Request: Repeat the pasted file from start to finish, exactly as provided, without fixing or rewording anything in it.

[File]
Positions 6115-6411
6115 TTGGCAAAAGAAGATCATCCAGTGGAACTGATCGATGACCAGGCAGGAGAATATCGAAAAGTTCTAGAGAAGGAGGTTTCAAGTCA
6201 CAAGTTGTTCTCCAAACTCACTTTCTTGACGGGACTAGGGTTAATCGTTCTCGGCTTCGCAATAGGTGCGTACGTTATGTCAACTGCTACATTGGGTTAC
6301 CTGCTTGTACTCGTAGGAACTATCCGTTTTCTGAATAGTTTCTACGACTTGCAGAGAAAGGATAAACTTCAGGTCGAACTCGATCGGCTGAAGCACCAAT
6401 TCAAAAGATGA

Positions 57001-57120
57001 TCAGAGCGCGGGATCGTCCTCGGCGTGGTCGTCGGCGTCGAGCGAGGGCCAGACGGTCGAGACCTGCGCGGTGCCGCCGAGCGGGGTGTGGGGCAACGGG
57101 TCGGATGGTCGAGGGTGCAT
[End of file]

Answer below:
Positions 6115-6411
6115 TTGGCAAAAGAAGATCATCCAGTGGAACTGATCGATGACCAGGCAGGAGAATATCGAAAAGTTCTAGAGAAGGAGGTTTCAAGTCA
6201 CAAGTTGTTCTCCAAACTCACTTTCTTGACGGGACTAGGGTTAATCGTTCTCGGCTTCGCAATAGGTGCGTACGTTATGTCAACTGCTACATTGGGTTAC
6301 CTGCTTGTACTCGTAGGAACTATCCGTTTTCTGAATAGTTTCTACGACTTGCAGAGAAAGGATAAACTTCAGGTCGAACTCGATCGGCTGAAGCACCAAT
6401 TCAAAAGATGA

Positions 57001-57120
57001 TCAGAGCGCGGGATCGTCCTCGGCGTGGTCGTCGGCGTCGAGCGAGGGCCAGACGGTCGAGACCTGCGCGGTGCCGCCGAGCGGGGTGTGGGGCAACGGG
57101 TCGGATGGTCGAGGGTGCAT